The speech, if you could stand it, was not just about illegal immigration. Trump attacked legal immigration, too, and talked about bringing us back to American norms of immigration, because it’s not just the criminals — it’s all of them. Somewhere Tom Tancredo is smiling. It seems you can run for president as a nativist and a xenophobe if you’re clever enough to promise some phony populism at the same time.
But can you win? Well, this was a speech aimed directly at the people already voting for Trump no matter what — you remember his Fifth Avenue Declaration — instead of the people he needs (we’re talking to you, college-educated white women of Jefferson County) to have any chance to win the presidency.
The smart people say he can’t win this way. But Trump doesn’t worry about the smart people, even those on his payroll. So it was Trump back to doubling down with his double-D presentation of dystopia and demagoguery. And maybe the strangest thing, other than the hats, was that before the speech, there was a moment or two when it looked as if the Mexican trip was actually going to work.
It was an audacious plan, one that called for Trump to go to Mexico and not set off an international incident, thereby seeming, yes, presidential. The bar was set just that low. If you were shocked by this, imagine how surprised Trump was to discover that looking presidential demanded no more than using the right spoon for the soup course. OK, there was the little snafu about who was going to pay for the wall. Trump said it never came up in his meeting with Mexican President Enrique Pena Nieto. It seems now that Trump may have lied. But isn’t that what diplomacy is all about?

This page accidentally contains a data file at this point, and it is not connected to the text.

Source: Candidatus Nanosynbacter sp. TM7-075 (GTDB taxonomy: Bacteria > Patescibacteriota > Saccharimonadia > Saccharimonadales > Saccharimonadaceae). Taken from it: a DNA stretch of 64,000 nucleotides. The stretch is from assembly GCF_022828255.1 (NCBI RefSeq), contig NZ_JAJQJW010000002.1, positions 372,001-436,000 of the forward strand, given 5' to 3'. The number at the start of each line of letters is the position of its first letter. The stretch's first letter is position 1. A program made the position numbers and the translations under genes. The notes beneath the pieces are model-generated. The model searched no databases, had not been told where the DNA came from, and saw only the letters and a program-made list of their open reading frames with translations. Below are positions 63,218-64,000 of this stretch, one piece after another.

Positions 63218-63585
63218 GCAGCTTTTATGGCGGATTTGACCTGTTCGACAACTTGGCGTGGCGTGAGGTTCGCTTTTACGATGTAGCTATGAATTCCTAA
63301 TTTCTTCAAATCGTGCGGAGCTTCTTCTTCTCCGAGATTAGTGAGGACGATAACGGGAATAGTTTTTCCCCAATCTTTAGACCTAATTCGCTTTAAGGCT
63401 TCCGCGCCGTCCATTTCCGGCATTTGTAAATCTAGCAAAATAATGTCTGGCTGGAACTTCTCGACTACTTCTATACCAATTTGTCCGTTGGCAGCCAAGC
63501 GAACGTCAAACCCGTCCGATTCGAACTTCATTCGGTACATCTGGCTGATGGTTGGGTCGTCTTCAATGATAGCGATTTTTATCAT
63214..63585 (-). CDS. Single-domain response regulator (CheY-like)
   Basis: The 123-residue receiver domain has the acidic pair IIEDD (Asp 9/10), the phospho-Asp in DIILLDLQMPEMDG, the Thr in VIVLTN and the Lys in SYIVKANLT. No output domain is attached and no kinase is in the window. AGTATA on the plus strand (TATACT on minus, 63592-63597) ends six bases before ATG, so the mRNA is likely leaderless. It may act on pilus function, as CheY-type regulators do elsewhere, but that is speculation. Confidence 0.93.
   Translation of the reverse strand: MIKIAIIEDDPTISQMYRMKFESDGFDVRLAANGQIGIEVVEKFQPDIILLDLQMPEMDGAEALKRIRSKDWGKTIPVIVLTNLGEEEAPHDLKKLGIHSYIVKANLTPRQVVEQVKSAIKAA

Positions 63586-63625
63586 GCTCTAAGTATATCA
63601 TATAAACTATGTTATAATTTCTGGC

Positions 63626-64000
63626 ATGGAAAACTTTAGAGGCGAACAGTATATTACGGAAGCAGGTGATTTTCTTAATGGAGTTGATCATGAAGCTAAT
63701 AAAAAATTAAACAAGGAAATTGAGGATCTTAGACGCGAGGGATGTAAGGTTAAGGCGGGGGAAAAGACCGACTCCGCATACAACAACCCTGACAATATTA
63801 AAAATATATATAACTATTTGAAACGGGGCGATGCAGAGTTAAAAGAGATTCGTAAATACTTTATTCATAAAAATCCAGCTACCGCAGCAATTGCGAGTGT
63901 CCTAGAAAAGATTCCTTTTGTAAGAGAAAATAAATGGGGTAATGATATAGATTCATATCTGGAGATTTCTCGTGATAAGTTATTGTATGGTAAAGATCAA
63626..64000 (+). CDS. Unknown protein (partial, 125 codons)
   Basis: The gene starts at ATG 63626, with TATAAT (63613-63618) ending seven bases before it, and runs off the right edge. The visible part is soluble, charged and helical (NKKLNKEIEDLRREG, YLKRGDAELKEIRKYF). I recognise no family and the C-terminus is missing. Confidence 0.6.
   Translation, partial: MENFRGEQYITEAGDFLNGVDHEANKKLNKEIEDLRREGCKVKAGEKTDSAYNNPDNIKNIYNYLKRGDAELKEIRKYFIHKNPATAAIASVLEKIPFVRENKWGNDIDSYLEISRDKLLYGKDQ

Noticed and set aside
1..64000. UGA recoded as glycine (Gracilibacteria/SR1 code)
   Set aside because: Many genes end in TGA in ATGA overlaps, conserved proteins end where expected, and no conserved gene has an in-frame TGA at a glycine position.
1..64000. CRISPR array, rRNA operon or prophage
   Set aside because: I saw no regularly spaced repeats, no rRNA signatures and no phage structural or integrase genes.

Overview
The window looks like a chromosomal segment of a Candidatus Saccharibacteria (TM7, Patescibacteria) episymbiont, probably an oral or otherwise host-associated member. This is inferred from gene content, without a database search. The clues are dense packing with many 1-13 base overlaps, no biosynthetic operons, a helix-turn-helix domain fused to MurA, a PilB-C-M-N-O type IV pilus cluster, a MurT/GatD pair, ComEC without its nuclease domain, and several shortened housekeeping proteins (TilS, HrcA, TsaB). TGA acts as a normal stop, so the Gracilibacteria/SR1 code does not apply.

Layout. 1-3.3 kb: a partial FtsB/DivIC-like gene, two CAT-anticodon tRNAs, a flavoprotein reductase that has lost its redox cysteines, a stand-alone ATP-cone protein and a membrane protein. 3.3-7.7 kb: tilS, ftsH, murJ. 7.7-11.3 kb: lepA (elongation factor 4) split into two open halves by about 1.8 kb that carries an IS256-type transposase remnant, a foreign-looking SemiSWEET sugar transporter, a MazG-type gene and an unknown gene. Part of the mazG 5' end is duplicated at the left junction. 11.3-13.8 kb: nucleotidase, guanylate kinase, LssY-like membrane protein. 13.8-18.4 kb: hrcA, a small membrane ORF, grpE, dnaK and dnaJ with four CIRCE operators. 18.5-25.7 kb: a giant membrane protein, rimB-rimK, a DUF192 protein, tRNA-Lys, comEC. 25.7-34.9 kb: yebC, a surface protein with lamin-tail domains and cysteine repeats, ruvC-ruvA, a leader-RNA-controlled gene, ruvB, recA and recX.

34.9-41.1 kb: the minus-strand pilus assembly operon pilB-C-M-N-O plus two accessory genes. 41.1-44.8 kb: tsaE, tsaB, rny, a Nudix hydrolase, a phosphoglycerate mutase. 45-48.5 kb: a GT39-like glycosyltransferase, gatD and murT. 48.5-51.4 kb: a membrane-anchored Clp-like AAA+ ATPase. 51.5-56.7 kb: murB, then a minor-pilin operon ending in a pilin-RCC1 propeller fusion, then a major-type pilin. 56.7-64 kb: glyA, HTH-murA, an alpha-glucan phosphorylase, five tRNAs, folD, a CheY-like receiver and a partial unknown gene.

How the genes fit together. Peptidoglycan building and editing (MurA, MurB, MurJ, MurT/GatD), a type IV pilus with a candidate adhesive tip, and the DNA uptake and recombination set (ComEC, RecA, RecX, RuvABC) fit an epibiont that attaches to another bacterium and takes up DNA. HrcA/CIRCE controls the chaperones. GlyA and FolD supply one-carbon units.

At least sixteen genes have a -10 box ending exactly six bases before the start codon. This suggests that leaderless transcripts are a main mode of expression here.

But then Trump got back to the U.S. just in time. Trump would be Trump, after all. There were the crowds of screaming thousands — the lock-her-up people — to whom attention must be paid. And so we had Trump once again telling us of the “countless Americans” who are dead and telling us their horror stories, as if that was the story of American immigration and not the anecdotal stories that lead only to bigotry and prejudice.
“We will terminate the Obama administration’s deadly, and it is deadly, nonenforcement policies that allow thousands of criminal aliens to freely roam our streets, walk around, do whatever they want to do — crime all over the place,” he said. “That’s over. That’s over, folks. That’s over.”
What’s over is the idea that there could ever be a new Trump. That was a fantasy, just like Trump’s distortion-filled 10-point immigration “plan” and Trump’s “impenetrable, physical, tall, powerful, beautiful southern border wall” and anyone’s idea that our long, absurdist national nightmare is anywhere near the end.
Mike Littwin runs Sundays in The Aspen Times. A former columnist for the Rocky Mountain News and Denver Post, he currently writes for ColoradoIndependent.com.